Mexican marines had no idea they killed Zetas leader

Mexican marines at first had no idea that they had killed the leader of the country’s most-feared drug cartel in a gunfight that erupted when they tried to search a group of suspicious men outside a baseball stadium, the navy said Wednesday.

MEXICO CITY — Mexican marines at first had no idea that they had killed the leader of the country’s most-feared drug cartel in a gunfight that erupted when they tried to search a group of suspicious men outside a baseball stadium, the navy said Wednesday.

Rear Admiral Jose Luis Vergara said in radio and television interviews Wednesday that Heriberto Lazcano’s body was left at a funeral home along with the body of an accomplice after Sunday’s gunfight because marines believed he was just a common criminal and didn’t suspect they had just taken down the leader of the Zetas cartel.

“For us it was two more criminals. We had no indication that it was Lazca,” he told MVS Radio.

Vergara said authorities only realized they had killed a significant figure when armed men stole the body from the funeral home. Fingerprint testing confirmed the dead man was Lazcano.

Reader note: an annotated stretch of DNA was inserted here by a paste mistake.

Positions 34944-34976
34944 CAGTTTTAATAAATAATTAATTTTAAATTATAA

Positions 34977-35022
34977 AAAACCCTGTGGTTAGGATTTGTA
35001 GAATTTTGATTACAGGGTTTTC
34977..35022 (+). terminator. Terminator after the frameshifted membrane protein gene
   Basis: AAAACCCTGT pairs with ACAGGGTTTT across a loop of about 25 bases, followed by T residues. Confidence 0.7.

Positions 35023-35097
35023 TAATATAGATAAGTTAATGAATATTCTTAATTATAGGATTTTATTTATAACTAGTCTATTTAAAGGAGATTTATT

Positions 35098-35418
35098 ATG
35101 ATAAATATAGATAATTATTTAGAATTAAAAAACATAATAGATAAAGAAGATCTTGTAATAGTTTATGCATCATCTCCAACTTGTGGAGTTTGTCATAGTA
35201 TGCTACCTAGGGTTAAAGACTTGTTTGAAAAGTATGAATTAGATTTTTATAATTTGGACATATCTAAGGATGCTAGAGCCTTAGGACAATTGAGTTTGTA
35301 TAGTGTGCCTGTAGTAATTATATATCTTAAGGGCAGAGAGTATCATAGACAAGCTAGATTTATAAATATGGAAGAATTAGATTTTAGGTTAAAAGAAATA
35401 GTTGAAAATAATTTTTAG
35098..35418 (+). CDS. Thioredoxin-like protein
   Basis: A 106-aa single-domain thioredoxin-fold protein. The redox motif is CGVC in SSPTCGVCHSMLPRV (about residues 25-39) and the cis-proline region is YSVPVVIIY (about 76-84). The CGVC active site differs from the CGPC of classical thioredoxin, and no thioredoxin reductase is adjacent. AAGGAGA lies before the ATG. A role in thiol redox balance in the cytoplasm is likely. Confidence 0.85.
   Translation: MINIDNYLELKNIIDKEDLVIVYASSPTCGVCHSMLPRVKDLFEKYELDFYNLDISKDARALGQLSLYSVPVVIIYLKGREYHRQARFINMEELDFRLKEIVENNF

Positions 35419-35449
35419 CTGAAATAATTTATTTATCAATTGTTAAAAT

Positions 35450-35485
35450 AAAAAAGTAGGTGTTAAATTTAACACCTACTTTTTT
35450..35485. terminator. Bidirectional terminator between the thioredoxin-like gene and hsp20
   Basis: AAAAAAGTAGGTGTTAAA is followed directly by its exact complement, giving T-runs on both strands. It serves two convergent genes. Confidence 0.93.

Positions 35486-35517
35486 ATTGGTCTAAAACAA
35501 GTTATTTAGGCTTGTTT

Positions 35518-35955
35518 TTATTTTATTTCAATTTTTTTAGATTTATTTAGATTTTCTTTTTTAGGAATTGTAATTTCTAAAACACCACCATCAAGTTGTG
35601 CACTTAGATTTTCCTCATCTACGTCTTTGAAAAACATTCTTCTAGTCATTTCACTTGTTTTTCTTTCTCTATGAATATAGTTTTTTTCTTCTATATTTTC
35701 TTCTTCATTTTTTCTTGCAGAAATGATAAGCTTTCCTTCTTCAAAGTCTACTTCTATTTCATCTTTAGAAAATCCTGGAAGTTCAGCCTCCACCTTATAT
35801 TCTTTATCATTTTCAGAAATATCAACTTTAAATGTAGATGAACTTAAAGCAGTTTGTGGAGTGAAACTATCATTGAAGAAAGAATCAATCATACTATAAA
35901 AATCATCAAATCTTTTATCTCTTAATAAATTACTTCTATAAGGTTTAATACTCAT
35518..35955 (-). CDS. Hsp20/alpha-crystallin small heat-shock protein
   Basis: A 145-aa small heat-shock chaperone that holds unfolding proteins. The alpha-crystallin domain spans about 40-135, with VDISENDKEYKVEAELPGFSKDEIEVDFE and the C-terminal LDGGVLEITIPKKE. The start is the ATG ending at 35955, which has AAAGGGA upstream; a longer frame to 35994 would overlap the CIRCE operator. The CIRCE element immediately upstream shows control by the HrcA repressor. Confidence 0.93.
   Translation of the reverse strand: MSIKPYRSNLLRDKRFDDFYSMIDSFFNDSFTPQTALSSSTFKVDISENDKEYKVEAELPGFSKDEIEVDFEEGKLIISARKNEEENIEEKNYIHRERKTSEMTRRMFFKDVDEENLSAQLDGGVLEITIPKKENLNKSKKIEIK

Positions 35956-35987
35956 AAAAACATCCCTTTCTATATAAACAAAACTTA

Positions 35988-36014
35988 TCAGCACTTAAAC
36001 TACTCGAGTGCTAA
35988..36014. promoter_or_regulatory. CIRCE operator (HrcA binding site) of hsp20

The spokesman also revealed for the first time that a third suspect was present during the gunfight and had escaped.

He said it was increasingly common for drug-cartel leaders to travel in small groups instead of heavily armed convoys, in order to attract less attention.

Authorities said that they were sure the dead man was Lazca, based on fingerprints and photos taken while they still had the body. The navy released two photos showing the puffy, slack face of a corpse whose features, particularly his flaring nostrils, appeared to match the few known photos of Lazcano.

The fallen capo was an army special forces deserter whose brutality and paramilitary tactics transformed a small group of drug cartel enforcers into one of the world’s most feared international criminal organizations.

Analysts say his death could set off a power struggle inside the Zetas as its relatively autonomous local cells decide whether to align with its remaining boss, Miguel Angel Trevino Morales, a man considered even more ruthless and brutal than Lazcano.

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